Tuesday, December 29, 2009

I spent much of today compiling a list of 78RPM records. Primarily to send to a friend in Spain that provides a home to waifs and strays of the shellac variety. The remainder will be found a berth where they’ll be used and won’t stay on a shelf year in, year out. On closer inspection of some, they’re cracked, broken and in bad shape. I should have checked them before but I was more interested in saving them from being thrown in a skip. Thing is that some of them should have been.

I’m learning about the pragmatic nature of being able to let stuff go. I seem to be good enough at it where people are concerned but “stuff”... being a pack rat is an illness. But I’m doing what I can to get better. After my dental hygienist appointment tomorrow morning, there’s a whole lot of other recycling gonna be going on of the old music paper variety. I’ve promised myself that a few pounds of clutter will be lost over these holidays and well, it shall be done.

RIP - Tim Hart (Steeleye Span)


Treat Me Like Dirt is the first book to document the histories of the Diodes, Viletones, and Teenage Head, along with other bands (B-Girls, Curse, Demics, Dishes, Forgotten Rebels, Johnny & The G-Rays, The Mods, The Poles, Simply Saucer, The Ugly, etc) and fans that brought the original punk scene to life in Toronto and beyond (Hamilton and London).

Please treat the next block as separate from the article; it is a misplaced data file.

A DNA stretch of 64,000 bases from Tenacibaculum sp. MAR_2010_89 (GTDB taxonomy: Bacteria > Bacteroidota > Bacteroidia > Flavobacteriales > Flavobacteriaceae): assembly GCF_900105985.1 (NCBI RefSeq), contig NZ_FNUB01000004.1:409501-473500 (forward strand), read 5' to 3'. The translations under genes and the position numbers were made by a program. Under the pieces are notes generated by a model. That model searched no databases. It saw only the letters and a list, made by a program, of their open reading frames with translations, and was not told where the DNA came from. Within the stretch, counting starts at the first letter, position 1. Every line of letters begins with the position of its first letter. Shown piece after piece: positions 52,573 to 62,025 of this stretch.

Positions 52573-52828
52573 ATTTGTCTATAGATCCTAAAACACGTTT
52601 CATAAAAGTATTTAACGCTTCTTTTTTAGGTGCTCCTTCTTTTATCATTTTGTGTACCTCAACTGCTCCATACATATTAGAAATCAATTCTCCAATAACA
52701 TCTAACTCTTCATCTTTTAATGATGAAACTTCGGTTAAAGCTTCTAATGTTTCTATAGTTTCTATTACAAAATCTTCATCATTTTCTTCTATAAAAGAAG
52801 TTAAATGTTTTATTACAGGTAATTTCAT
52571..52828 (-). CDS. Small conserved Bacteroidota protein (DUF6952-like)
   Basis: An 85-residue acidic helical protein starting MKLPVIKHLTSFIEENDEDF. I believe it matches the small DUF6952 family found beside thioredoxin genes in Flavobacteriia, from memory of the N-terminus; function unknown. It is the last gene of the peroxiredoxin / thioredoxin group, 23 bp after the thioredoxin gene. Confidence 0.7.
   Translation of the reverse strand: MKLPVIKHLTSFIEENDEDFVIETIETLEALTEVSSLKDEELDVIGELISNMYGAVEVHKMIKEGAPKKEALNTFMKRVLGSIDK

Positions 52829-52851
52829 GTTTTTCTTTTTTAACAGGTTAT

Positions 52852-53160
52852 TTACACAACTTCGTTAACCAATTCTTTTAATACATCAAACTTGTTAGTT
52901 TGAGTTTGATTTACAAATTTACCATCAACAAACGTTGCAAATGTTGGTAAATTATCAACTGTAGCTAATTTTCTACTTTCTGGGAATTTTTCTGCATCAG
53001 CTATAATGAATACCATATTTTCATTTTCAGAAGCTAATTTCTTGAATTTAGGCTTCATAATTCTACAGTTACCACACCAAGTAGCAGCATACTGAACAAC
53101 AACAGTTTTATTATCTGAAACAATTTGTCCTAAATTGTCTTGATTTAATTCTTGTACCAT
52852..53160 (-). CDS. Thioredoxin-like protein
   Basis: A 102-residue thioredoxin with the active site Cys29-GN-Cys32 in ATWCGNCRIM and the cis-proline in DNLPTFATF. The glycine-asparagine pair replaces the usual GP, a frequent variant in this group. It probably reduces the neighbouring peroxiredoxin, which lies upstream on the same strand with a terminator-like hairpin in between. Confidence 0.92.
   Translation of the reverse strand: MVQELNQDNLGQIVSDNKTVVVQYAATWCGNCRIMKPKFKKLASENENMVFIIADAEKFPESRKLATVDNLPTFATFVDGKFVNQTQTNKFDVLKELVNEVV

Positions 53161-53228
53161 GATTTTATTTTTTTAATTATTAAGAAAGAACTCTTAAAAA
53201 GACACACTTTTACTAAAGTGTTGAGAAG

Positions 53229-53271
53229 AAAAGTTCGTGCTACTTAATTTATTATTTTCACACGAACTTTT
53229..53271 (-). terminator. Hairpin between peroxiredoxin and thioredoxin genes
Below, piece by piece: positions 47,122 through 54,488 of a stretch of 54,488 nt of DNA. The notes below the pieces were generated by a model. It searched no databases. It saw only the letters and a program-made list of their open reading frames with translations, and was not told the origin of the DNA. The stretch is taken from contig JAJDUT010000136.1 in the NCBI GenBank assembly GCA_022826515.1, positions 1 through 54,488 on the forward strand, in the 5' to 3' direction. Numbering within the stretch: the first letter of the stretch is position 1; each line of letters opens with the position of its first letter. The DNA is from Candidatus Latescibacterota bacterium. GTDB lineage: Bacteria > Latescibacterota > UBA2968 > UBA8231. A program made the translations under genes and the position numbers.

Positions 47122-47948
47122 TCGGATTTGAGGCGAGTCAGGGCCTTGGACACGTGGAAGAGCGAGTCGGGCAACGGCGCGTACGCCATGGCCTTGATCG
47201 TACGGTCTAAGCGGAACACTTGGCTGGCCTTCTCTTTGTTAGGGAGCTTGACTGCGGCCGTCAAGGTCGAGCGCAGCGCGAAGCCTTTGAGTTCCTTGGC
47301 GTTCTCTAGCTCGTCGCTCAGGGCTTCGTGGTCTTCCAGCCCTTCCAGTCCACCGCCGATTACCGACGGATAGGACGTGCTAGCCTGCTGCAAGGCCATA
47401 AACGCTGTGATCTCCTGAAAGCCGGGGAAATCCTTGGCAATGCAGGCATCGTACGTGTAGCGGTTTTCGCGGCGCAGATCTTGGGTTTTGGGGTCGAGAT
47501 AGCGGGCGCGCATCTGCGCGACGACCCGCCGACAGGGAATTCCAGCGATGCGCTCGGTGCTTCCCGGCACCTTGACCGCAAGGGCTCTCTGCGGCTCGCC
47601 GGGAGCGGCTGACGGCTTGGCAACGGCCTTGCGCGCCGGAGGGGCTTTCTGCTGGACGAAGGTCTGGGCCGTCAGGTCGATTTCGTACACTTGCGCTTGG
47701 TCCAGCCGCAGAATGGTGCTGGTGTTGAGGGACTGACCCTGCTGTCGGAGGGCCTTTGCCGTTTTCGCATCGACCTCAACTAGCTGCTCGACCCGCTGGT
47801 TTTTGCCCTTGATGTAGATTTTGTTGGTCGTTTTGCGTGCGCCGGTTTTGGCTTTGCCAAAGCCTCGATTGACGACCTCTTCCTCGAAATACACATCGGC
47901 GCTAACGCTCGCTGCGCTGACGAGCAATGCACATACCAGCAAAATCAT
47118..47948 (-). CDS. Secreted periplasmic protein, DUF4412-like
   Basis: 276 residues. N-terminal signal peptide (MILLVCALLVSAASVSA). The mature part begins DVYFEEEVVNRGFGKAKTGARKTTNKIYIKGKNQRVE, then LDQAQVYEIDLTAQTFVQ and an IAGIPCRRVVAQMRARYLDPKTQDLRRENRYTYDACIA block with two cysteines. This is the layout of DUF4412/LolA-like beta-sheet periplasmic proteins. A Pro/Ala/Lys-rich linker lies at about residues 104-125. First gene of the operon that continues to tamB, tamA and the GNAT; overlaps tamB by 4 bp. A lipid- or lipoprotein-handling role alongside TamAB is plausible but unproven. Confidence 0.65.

TREAT ME LIKE DIRT: An Oral History of Punk in Toronto and Beyond (1977-1981) by Liz Worth.
ISBN 978-0-9813694-0-2

This is a limited edition book (first printing: 500), 384 pages and fully illustrated. Contains an extensive index at the back.
Front cover by Don Pyle (Shadowy Men on A Shadowy Planet) who is also in the photo.

It is the ONLY book on the 1977 Toronto punk scene; an indispensable reference work. A wealth of previously unpublished photographs including The Dead Boys, The Ramones, The Nerves in addition to The Viletones, Poles, Diodes, Dishes, Teenage Head, etc. The book offers an extensive history of: The Diodes, Teenage Head, Forgotten Rebels, The Viletones, and also Simply Saucer in addition to B-Girls (Bomp Records), The Ugly, The Curse, the clubs, the drug use, murder, sex and all the adjacent highlights. It is an oral history told by the bands themselves (in the style of Please Kill Me). Includes one of the last interviews with the late Frankie Venom (singer, Teenage Head).

An incredible document of a self-contained world that was influential in its time but never documented until now. A lot of this music is already known internationally thanks to bootleg compilations like Killed By Death and various punk blogs.

The book was written by music journalist and author Liz Worth (Exclaim), edited by pop musicologist Gary Pig Gold, and designed by Ralph Alfonso. Gary Pig Gold and Ralph Alfonso are veterans of the Toronto 1977 scene; Gary ran the legendary Pig Paper zine and released the first single by Simply Saucer; Ralph ran the Crash'n'Burn club that the scene revolved around, manages The Diodes, and is a former rock journalist/photographer (Bomp, Cheap Thrills, New York Rocker) in addition to his current role as owner of Bongo Beat Records (and Books).

More about this tome early in 2010 - meanwhile - assuming that you can't wait... order it at Bongo Books.

M E T A P H O R S - Chapter 6

The sensible alternative to cutting about Princes Street, The Go-Go's celebratory New Year antics...